Richard Bach, the well-known pilot and author of numerous books, articles and short stories about aviation (he’s probably most widely known for his book Jonathan Livingston Seagull), once wrote a story about a mythical flight school somewhere in the western U.S. and far away from civilization. This story, which was probably first published in the 1960s or early ’70s, also appeared in a compilation of Bach’s short stories and articles, the title of which I can’t recall.
The point of the story was that aspiring pilots would benefit from flight training that would take them through the historical development of flight. So, as Bach related it, this hypothetical flight school has students building and flying balloons and gliders, not unlike those built by the early pioneers of flight. Then the students move to building engines and powered airplanes and flying them, too, continuing this step-by-step approach to more complex aircraft.
Along the way, the budding pilots learn hands-on all the basics of flight, as well as the mechanical aspects of their aircraft. They learn to recognize when their aircraft is reaching the limits of its capabilities and can tell when the engine is running poorly by its sound. Their experiences serve them well regardless of how heavy, fast or complicated the aircraft they eventually fly are. It was the ultimate flight training for real pilots.
While I can’t recall the name of the story, I remember thinking at the time how cool it would have been to go through such a flight school. Impractical, yes, but what a way to learn how to fly.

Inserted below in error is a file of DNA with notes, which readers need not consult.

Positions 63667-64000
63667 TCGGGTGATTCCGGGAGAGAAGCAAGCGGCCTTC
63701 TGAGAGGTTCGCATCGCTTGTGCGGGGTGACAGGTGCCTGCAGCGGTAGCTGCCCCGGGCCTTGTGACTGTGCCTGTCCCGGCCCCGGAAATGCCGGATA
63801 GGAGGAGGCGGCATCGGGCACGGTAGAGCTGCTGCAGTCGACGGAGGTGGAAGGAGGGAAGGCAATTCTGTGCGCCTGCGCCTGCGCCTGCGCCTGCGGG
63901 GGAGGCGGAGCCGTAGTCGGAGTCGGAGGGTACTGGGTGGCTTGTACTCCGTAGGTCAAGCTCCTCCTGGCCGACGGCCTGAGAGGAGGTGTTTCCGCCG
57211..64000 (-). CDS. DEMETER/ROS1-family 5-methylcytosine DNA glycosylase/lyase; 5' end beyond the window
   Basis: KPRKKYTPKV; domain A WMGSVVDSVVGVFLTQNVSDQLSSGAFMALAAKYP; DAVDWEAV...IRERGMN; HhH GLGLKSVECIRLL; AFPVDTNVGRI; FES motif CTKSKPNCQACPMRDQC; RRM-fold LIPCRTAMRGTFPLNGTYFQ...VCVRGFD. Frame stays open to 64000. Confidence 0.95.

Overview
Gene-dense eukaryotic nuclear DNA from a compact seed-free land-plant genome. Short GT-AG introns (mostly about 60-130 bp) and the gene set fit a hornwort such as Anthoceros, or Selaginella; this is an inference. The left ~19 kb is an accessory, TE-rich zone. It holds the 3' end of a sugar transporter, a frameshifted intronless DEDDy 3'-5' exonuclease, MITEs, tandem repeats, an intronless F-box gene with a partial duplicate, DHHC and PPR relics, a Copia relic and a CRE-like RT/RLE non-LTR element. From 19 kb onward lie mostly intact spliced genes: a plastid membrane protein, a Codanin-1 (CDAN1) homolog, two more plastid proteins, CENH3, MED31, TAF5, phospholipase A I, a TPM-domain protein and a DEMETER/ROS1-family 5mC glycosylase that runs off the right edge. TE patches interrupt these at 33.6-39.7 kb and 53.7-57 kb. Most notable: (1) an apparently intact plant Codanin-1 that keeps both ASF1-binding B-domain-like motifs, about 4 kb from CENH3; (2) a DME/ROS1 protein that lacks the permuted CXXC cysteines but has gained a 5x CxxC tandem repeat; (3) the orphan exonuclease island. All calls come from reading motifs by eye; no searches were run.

Bach’s short story came to mind while I read an article about Air France Flight 447, the Airbus A330-200 that crashed into the Atlantic Ocean on June 1, 2009, while en route from Rio de Janeiro to Paris. Data from the cockpit voice recorder has brought renewed focus on the ability of pilots to recognize high-altitude stalls, particularly in highly automated aircraft with flight-by-wire flight control systems. One recommendation is that authorities consider making angle-of-attack indicators mandatory in such airplanes. And there is also a push for regular training that teaches and re-teaches pilots how to recognize an approach to stall and to manually recover from it.
This is good and I hope it does not take forever for aviation authorities to implement.
Meanwhile, there is one thing any pilot can do right now to improve his or her flying ability. Simulators and autopilots are great. I used to train and instruct in six-axis simulators and fly aircraft with sophisticated autopilots. But I also found it helpful and reassuring to fly with the autopilot off, and usually did this for a least part of every flight. This is what I recommend. You don’t need to do anything weird. Just get comfortable flying without the autopilot engaged on a regular basis.
And if you have never read Richard Bach’s books, I recommend them, too. The U.S. Army and Air Force taught me to fly by the numbers, but it was Bach who gave me a real love of flight.